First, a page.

In 1994, my beloved brother-in-law died and after a period of mourning, I thought it would be appropriate to write a memorial organ piece; this was accomplished in 1995. The piece was based on the text found in 1st Corinthians verse 52, “For the trumpet will be sounded and the dead shall be raised imperishable and we shall be changed.” Well, the piece languished for ten years and during the Easter season of 2005, my organist friend invited me to his church where he surprised me with a performance. During the following summer, the piece was played again, by him, at an organ concert at another church. Having noticed that time, I invited my brother in law’s widow to attend, which she did. After the performance, I suggested to her that I hoped that sometime in the future, (post resurrection) my brother in law would hear the piece. She replied that he had heard it already, twice!
Of course, the inference was that he had died and gone to heaven where he could watch and hear all the good things his family were doing. This is the same line we offer to small children when they are confronted with death. “Daddy died but has gone to heaven to be with God.” Now this is a curious point of view. There is the loved one, sitting comfortably in heaven, listening to organ music, eulogies from the lectern, where we send our undying love to Daddy, and generally keeping tabs on us, although he cannot communicate with us. But doesn’t it follow logically-that he would also be watching the horrors and suffering going on in the world and thereby suffering himself, in the place where suffering is considered to be non-existent? Why don’t we say something like, “Daddy must sleep in the grave until Jesus calls us and we are all re-united?’
We have one answer in Eccl 9: 5, 10. “For the living know that they shall die: but the dead know not anything, neither have they anymore a reward; for the memory of them is forgotten…. Whatsoever thy hand findeth to do, do it with thy might; for there is no work, nor device, nor knowledge, nor wisdom, in the grave wither thou goest.”
Also from Job 14: 10 – 14. “But man dieth, and wasteth away: yea, man giveth up the ghost, and where is he? As the waters fail from the sea, and the flood decayeth and drieth up: So man lieth down, and riseth not: till the heavens be no more, they shall not awake, not be raised out of their sleep. O that thou wouldest hide me in the grave, that thou wouldest keep me secret until thy wrath be past, that thou wouldest appoint me a set time, and remember me! If a man die, shall he live again? all the days of my appointed time will I wait, till my change come.”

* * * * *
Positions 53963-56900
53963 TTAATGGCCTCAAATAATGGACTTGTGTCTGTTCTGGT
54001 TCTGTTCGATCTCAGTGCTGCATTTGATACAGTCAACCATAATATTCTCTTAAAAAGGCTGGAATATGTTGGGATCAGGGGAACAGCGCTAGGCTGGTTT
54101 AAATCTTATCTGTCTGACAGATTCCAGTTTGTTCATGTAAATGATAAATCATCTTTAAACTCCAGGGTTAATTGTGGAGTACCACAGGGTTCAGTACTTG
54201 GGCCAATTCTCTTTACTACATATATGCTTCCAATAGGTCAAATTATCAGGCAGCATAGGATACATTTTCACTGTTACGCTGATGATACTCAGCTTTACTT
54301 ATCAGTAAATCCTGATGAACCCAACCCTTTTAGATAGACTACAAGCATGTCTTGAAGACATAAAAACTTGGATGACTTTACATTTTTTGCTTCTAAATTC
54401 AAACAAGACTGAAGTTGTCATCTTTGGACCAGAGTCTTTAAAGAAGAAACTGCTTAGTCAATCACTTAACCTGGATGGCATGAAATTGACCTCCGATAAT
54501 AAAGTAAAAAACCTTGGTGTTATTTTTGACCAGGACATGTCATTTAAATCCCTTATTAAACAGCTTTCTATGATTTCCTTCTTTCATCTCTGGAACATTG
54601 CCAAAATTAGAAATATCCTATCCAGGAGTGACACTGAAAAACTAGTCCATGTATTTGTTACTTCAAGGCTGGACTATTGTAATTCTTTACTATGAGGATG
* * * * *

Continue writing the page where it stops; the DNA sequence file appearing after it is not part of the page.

So, it seems that the general view of death is that it is a transition from life on earth to life in heaven. The reference to Job above and the quote from Corinthians references the resurrection. It is the resurrection which restores life to the dead; there is no other way! Jesus dealt with this subject in his encounter with Nicodemus. In John 3: 3, Jesus says, “Except a man be born again, he cannot see the Kingdom of Heaven.” In verse 6, “that which is born of the flesh is flesh; and that which is born of the spirit is spirit.” And in verse 13, “And NO man hath ascended up to heaven; but He that came down from Heaven even the Son of man which is in Heaven”
So there we have it! You must die to be born again, (the resurrection) and you are reborn of the spirit. And NO man ascendeth up to Heaven! Now we have the example of Jesus. On the cross before giving up the ghost, he said, “Father, into Thy hands I commend my spirit.” In His resurrection, we know the spirit was re-introduced into His dead body making it alive and changed. When Jesus passed through the locked door behind which were secreted the disciples, they feared Him as a spirit. But Jesus comforted them by saying, (Luke 24: 38) “Why are ye troubled? And why do thoughts arise is your hearts? Behold my hands and feet that it is I myself; handle me and see; for a spirit hath not flesh and bones, as ye see me have.” (Notice there is no reference to blood, since it was shed on Calvary.) Because Jesus is the first fruits of the resurrection, we, by faith, can expect a similar resurrection with a glorious incorruptible body like unto His glorious body.
Now Jesus told His disciples that where He was going they could not go. This whole issue is discussed in John, chapter 14. In verses 2 & 3 Jesus says, “In my Father’s house are many mansions; if it were not so, I would have told you; I go to prepare a place for you. And if I go and prepare a place for you, I will come again and receive you unto myself; that where I am, there ye may be also.” So, clearly Jesus states that He will come to earth again to be with us. But what of the place he is preparing for us. Look to Revelation, chapter 21; therein lies a description of the new Jerusalem. Verse 2 says, “And I, John, saw the holy city, new Jerusalem, coming down from God out of heaven, prepared as a bride adorned for her husband.” Would this be the abode of the resurrected spirits, the dead in Christ risen imperishable? I suppose it is a matter of hope and faith but for me it is a very convincing speculation!
So, what is the big lie? Genesis 4: 4. “And the serpent said unto the woman, Ye shall not surely die.” We have perpetuated the Devil’s lie when we refuse to face up to death, which is necessary to be reborn of the spirit. So let’s face the death of the carnal body head on and accept Jesus offer of eternal life by believing in Him, the source of ALL life. Or put another way, because Jesus lives, we live, now, in our earthly bodies and after death, in our resurrected spiritual bodies which are imperishable!
It is all summed up in John 3:16, “For God so loved the world, that He gave His only begotten Son, that whosoever believeth in Him should not perish but have life eternal!